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How To Cut a Plywood Frame

Reading blueprints - Cut a Frame . . .

Most of our plans for small boats include full size patterns for the frames and the sides but it is easier and faster to work from the dimensions given on the blueprints. Unfortunately, many are intimidated by the use of figures, have troubles reading a plan and transferring the dimensions to the plywood. Read what follows and you will see how easy it is to work from our plans and forget about the patterns. We will keep these explanations very simple, even simplistic: some of our builders are very young and we also sell our plans to schools and boy-scouts troops.

This first tutorial is about cutting a simple frame. Most of our small boats are built with the sides wrapped around a mold or a mid-frame and that frame is what we will scribe and cut in this "how to" file.

We start with a sheet of plywood and two drawings. The first drawing on the left shows the outside dimensions for that frame (=bulkhead) and the level of the seat.

The second drawing is what we call a "typical drawing". It shows details that are common to all frames like the nice rounded corner, the cleats, fiberglass lamination etc. we will use it later to finish the frame.

This is how the plywood sheet is supposed to look just before cutting.

Transferring dimensions to plywood is not lofting!

Let's start by looking at the plans for that frame. The frame is 46" wide: the drawing shows max. half width = 1' 11" this means 23" from center. Multiply by 2 = 46". The frame is 16" high (1' 4"). Thus, we need a piece of plywood that is at least 16 x 46. Let's cut that frame in the corner of a full sheet.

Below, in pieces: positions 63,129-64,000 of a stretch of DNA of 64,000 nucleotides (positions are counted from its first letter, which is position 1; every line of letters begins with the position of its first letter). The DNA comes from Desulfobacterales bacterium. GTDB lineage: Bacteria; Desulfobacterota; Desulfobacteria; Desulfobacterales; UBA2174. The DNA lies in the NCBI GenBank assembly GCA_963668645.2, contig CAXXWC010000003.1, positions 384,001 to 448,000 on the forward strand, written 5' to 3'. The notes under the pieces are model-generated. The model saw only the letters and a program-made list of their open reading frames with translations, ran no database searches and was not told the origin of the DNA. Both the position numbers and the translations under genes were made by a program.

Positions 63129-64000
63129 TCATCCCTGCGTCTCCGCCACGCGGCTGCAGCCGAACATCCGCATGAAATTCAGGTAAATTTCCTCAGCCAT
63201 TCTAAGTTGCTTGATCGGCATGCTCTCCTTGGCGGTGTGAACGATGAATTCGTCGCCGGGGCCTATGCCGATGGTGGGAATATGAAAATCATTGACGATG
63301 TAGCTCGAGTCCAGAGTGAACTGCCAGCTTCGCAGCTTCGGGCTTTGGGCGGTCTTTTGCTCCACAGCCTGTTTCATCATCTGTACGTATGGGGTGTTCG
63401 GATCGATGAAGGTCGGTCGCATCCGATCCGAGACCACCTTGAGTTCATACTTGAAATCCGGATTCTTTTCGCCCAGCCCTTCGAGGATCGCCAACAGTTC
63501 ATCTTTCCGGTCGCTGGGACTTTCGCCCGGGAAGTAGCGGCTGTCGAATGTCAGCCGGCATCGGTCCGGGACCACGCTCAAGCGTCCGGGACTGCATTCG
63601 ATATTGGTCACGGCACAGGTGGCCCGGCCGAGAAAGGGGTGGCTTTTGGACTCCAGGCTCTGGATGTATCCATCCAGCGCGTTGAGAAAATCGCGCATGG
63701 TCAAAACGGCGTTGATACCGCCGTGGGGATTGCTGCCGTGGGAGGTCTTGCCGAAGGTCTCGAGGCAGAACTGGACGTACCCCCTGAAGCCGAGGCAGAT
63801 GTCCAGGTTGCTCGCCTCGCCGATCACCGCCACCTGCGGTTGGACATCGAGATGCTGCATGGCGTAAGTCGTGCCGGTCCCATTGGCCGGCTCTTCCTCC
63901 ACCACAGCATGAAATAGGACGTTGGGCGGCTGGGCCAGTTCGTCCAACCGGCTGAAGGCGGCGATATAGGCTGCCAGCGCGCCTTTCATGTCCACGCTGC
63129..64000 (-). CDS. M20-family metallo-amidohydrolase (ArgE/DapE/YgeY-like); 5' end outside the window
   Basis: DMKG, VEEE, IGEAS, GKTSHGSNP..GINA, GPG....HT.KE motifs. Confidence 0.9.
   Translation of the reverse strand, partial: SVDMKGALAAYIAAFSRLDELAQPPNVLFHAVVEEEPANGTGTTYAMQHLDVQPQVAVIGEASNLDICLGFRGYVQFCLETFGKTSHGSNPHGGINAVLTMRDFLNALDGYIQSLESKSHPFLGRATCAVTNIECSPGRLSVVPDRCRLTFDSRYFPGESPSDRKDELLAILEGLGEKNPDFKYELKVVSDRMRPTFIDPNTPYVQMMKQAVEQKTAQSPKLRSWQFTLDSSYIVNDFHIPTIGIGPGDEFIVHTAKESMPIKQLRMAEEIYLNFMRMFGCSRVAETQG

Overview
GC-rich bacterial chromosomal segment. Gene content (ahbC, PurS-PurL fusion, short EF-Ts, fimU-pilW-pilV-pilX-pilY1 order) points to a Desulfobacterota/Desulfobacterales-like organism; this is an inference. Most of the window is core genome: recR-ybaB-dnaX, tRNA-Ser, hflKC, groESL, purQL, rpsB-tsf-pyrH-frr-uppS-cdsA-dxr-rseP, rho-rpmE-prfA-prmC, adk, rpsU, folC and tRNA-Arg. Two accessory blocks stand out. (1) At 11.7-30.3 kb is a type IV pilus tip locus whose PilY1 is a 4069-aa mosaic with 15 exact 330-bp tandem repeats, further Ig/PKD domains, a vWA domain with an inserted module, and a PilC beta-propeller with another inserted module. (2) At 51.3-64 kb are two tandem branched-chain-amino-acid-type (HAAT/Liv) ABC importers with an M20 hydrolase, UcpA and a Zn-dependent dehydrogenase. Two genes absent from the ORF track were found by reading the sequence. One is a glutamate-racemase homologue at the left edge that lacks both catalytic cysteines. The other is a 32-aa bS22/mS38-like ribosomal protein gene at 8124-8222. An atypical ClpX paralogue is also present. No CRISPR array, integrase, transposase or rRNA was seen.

What we are going to do next is draw the outline of the frame using the dimensions from the plans, It is very simple: just some straight lines. Start by scribing the center line at 23" from the edge of the plywood, no waste. To draw a perpendicular, use a square or easier, just measure 23" on each side of the plywood and draw a line.

Now, we are going to draw a second line at 46" of the edge for the max. width of the frame.

Next, we draw an horizontal line 16" above the bottom of the plywood sheet edge.

Now, we have our first points: at the intersection of those lines are the upper tips of the frame. Next, we have to locate the bottom corners of that frame.

The drawing shows that the distance from the center line is 19.5". As you remarked, I switched to engineering units. It is much easier to use one single unit, the inch, and decimal fractions. If you are more comfortable with things like 1' 7-1/2", that's fine: we show that on the plans. To find the corners of the bottom, simply measure from the center line, 19.5" each side.

Now we have the four corners of the outside of the frame, a simple trapeze. Let's trace the outline of our frame. Great start! Now we have to do the inside: the line for the top of the seat and the sides. Have a look at the blueprints to get an idea of what we are going to do.

The seat is 10.125" above the bottom (1' 0-1/8"). Using the same method, we draw a line at that level.

We offset the sides three inches for the width of the frame. 3" is just a suggestion: it could be 2 or 4, unimportant. No need to measure: use a board that is approximately 3" wide, line it up with the side of the frame on the inside and scribe the offset line. If you prefer to measure, please do.

The last line we need is the curved top. That is the easiest one. We simply grab a round object with a radius close to 3". for example the bottom of paint can, position it tangent to the top line and the offset line and there it is. Proceed the same way for the other side.

To finish, mark the outline of your frame with a thick line and that's it.

Grab your circular saw for the straight cuts, use the jig saw to finish the corners and you have your frame.

If you did not find the answer to your question, please use our message board and we will respond within a few hours.
Or explore the HowTo files at our technical support web site